Agile definitely won’t work properly when:
- the team is not self-organizing and lacks professional developers
This means that a team that consists only of junior developers, who have never worked in an Agile way plus have no dev experience, even if supported by a great Agile Coach, won’t achieve great results in their project… at least at the beginning 😉
- there’s no engagement and understanding of the Agile approach among team members, especially among developers themselves
A team whose members don’t want to do anything more than coding, who don’t believe in Agile and don’t want to improve anything besides technical skills, even if called an Agile team, in truth has nothing in common with the real Agile and definitely won’t bring any hoped-for value.
- there’s a lack of developed standards of work matching the Agile approach, often connected with no training or inadequate preparation to work in an Agile way
Without appropriate preparation, there’s no way to work Agile! Simply saying “from now on we are Agile” and only being ready for change are unfortunately not enough. The training process, certifications, coaches or mentors, and change agents are a must before you start using Agile on a daily basis.
- there’s a lack of or insufficient support from company management and leaders when it comes to spreading the Agile spirit within the whole organization and among teams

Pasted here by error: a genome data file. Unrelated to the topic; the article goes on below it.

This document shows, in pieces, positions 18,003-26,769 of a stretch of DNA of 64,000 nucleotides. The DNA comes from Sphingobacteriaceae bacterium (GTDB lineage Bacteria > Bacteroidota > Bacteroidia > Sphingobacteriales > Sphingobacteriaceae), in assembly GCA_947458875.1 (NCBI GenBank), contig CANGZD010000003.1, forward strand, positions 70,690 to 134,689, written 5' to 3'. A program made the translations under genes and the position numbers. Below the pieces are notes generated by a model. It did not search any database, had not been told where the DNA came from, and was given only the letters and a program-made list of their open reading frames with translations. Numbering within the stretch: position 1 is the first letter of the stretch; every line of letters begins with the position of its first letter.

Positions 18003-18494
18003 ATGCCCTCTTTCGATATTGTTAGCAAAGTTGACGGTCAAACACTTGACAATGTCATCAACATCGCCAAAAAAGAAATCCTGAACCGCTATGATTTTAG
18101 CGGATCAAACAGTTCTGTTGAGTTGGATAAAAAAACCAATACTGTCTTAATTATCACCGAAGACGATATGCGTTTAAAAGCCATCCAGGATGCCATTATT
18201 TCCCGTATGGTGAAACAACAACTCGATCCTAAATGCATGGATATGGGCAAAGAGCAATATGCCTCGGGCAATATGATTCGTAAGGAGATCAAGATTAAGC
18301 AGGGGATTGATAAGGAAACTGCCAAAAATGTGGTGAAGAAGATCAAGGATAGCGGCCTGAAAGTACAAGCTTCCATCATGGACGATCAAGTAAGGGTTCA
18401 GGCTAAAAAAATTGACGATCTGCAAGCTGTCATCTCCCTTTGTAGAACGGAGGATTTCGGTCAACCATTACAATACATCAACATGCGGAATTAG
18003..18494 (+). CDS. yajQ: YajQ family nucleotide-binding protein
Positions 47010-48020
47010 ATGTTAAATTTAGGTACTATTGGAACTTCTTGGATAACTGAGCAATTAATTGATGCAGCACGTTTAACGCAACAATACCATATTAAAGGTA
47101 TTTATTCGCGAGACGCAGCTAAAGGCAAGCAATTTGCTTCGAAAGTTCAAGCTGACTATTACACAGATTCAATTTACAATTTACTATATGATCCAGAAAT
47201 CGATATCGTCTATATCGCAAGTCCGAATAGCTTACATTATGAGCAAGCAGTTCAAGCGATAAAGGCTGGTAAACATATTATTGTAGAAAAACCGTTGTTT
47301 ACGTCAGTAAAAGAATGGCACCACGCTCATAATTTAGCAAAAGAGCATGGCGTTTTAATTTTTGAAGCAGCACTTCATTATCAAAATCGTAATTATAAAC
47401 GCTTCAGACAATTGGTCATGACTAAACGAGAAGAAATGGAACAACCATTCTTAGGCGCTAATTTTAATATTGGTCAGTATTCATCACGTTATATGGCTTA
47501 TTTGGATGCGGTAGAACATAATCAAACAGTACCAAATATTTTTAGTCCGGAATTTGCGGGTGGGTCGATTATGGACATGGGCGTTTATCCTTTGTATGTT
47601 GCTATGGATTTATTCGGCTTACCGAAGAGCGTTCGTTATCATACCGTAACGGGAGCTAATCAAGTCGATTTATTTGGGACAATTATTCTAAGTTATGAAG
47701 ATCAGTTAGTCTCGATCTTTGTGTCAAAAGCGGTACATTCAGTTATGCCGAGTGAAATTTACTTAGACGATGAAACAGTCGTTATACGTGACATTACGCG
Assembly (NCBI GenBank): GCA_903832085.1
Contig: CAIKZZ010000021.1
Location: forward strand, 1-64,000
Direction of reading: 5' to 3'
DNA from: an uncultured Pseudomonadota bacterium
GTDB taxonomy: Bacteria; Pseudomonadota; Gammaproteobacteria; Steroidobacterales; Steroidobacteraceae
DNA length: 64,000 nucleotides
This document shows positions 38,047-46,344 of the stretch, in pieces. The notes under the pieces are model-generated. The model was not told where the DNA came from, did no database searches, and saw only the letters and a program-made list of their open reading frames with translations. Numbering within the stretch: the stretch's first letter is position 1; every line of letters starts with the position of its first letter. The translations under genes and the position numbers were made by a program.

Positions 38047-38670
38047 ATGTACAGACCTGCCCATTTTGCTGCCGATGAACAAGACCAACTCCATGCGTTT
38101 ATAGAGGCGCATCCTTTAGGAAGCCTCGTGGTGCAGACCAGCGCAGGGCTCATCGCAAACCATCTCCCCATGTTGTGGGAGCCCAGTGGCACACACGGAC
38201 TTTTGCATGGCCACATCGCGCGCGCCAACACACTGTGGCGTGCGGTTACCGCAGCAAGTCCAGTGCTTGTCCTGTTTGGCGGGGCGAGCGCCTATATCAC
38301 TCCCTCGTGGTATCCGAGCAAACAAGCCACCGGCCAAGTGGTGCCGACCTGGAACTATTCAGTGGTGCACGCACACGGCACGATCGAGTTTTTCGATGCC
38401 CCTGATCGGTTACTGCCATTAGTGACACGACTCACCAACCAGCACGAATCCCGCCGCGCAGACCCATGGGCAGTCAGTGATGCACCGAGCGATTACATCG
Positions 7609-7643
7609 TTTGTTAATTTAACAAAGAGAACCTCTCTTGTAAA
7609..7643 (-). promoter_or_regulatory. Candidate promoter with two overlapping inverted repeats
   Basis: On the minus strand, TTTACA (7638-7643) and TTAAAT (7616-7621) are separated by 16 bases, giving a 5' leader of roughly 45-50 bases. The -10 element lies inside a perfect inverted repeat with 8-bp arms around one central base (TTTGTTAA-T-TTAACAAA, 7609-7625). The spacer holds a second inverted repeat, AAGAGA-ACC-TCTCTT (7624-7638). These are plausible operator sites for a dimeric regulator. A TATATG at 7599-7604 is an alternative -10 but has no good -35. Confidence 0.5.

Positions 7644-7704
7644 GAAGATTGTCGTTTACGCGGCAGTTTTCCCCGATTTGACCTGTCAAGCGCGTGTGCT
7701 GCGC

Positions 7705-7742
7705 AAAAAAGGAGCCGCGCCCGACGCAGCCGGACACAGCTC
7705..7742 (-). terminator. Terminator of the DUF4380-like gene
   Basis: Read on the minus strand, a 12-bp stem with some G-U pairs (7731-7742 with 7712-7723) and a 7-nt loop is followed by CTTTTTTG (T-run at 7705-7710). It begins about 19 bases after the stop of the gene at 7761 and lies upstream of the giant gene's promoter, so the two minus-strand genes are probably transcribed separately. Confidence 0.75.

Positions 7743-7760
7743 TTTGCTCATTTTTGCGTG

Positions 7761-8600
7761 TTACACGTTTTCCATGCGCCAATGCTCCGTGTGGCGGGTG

Sometimes it’s just easier to pretend that the company practices Agile than truly work on changing project processes and spend time and money on training. The Agile spirit has to be noticeable everywhere in the workplace and only then can be genuinely adopted and bring value.
- the client doesn’t understand Agile, or even if they do the uncertainty of what would be delivered is an excluding factor for them to use it in their project
Even if your company, your teams, your managers, believe in Agile, and you’re perfectly prepared for it, your client might be not so convinced. In that case, forcing Agile on them is likely to have adverse effects. If the client prefers less risk, wants to plan everything beforehand, and wants to be sure at the beginning of what they’re paying for and what is going to be delivered at the end – that’s fine! Agile is not a suitable approach then, no matter how much you want it to be so 😉
The world is changing rapidly and Agile is a natural answer to these changes. But before you blindly start implementing this approach in all your projects without any preparation or thought about if it truly fits your current needs, it can end poorly. Agile is trendy, without a doubt, but it won’t resolve your problems with delivering good quality software. It’s not a wonderful remedy, which in the blink of an eye converts your team into Agile heroes, who will create an incredible solution just like that. Using Agile may change your perspective, may change your process of delivering software, may show you how to learn and improve on a daily basis. However it is intended to work under certain conditions, and only you can assess if it may help your project or make it even more difficult 😉